Academic journal article Journal of Visual Impairment & Blindness

Synthesis of Available Accommodations for Students with Visual Impairments on Standardized Assessments

Academic journal article Journal of Visual Impairment & Blindness

Synthesis of Available Accommodations for Students with Visual Impairments on Standardized Assessments

Article excerpt

Because of the mandates found in the Individuals with Disabilities Education Act (IDEA 2004, P.L 108-446) that specifically focus on assessment, most states have developed a set of policies that focus on the types of accommodations that can be provided to students with disabilities. Students with visual impairments require a unique set of accommodations. Braille and large print have been consistently found to be among the two most often identified specific accommodations that are allowed (Bolt & Thurlow, 2004; Christensen, Lazarus, Crone, & Thurlow, 2008). However, limited research has reviewed more specific assessment accommodations that may be needed by students with visual impairments, such as the abacus, talking calculators, and scribes. The purpose of the study presented here was to develop a better understanding of the scope of available accommodations that can be provided to students with visual impairments on state-mandated assessments in Grades 3-12 across the United States and of the similarities and differences in the accommodations provided within the states. The research question asked what specific testing accommodations are available for students with visual impairments when taking state-mandated standardized assessments.

METHODOLOGY

An accommodation exists for the purpose of providing a student with disabilities with access to academic materials, including a student who is taking a test (Allman, 2006). Accommodations are typically categorized as (1) timing or scheduling, (2) response, (3) setting, and (4) presentation (Allman, 2006). The researchers (the authors) accessed all 50 states' testing policy and procedures manuals via the website of the National Center for Educational Outcomes (), which maintains a database of links to each state. We created a specific list of accommodations based on the literature and on best practices for the education of children with visual impairments. We then reviewed each state's testing policy and procedures manual and noted if the state specifically allowed the accommodation using a dichotomous statement (yes or no). They also searched for a generic clause (that is, "the escape clause") that allowed the use of any accommodation based on the individual needs of a student as documented in the student's Individualized Education Program (IEP).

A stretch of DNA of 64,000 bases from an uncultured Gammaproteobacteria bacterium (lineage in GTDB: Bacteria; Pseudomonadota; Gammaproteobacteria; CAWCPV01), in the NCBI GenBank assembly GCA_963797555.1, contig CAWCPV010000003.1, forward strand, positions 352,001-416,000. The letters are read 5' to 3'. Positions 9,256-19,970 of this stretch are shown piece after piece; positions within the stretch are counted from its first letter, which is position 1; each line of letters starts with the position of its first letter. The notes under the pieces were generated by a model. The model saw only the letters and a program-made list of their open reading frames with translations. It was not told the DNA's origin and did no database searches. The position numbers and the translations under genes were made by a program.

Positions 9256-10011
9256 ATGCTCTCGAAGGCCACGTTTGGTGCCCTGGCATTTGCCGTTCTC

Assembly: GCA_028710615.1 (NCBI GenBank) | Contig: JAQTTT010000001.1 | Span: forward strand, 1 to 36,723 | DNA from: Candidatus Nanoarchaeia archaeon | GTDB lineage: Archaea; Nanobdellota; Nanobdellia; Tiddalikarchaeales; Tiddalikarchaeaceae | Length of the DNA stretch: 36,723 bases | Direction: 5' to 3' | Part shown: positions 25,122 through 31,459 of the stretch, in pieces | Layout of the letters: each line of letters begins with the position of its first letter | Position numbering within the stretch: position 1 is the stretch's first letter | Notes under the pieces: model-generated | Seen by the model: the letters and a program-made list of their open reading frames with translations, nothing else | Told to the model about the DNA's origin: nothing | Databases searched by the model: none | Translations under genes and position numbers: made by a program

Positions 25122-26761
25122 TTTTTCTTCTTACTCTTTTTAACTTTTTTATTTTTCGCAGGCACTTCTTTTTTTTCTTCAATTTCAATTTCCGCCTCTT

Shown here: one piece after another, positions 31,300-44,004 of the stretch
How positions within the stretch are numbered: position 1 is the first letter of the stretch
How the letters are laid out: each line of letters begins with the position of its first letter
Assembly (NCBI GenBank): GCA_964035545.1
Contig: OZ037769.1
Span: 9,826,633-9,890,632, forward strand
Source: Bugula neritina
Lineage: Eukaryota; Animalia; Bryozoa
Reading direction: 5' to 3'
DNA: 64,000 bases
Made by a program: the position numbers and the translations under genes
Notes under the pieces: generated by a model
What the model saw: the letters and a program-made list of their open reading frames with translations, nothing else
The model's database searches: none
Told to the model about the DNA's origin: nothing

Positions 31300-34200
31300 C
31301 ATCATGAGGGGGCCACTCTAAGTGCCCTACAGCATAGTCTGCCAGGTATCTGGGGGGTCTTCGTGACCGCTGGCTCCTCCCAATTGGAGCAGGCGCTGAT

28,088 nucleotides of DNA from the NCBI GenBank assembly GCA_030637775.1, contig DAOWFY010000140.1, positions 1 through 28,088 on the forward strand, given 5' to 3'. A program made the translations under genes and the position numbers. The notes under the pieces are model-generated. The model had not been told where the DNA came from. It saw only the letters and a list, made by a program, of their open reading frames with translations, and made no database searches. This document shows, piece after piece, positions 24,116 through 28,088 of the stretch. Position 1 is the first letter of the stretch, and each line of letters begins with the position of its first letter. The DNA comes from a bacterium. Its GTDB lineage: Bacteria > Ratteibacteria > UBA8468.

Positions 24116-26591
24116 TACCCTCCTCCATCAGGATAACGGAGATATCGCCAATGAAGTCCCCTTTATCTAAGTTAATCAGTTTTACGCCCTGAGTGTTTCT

To establish interrater reliability, 50% of the states had at least two researchers review the materials to ensure a level of agreement of over 95%. All the data met the established criteria of 95% agreement. The data were analyzed using the Statistical Package for the Social Sciences (SPSS) 18.

FINDINGS

The findings are summarized in Tables 1, 2, 3, and 4. Table 1 presents the findings in relation to accommodations that focus on timing and scheduling, which can be summarized as any change in the amount of time provided for a student or any change in when a student takes the assessment that deviates from the normal testing schedule. The five items in this category were all found in less than half the states except for "allowing multiple day administration of the exam" (56%). Of the five items, four allow for extended testing time for various reasons. In reviewing the data for these four items for each state, we found that 42 states (84%) list a specific accommodation that provides an extended amount of testing time for a student who is taking a test.

Table 2 presents the findings in reference to setting, which denotes a change in where an administration of an assessment takes place. Although there were only two items in this category, "small group administration" was found in 88% of the states' policy manuals. Table 3 reflects the findings in relation to "response," which covers how answers are provided by a student. The most listed accommodation in this category was the use of a scribe to record the answers for the student.

The descriptions of this accommodation did not state whether the scribe marks the answers during or after the examination, just that a scribe may be used. …

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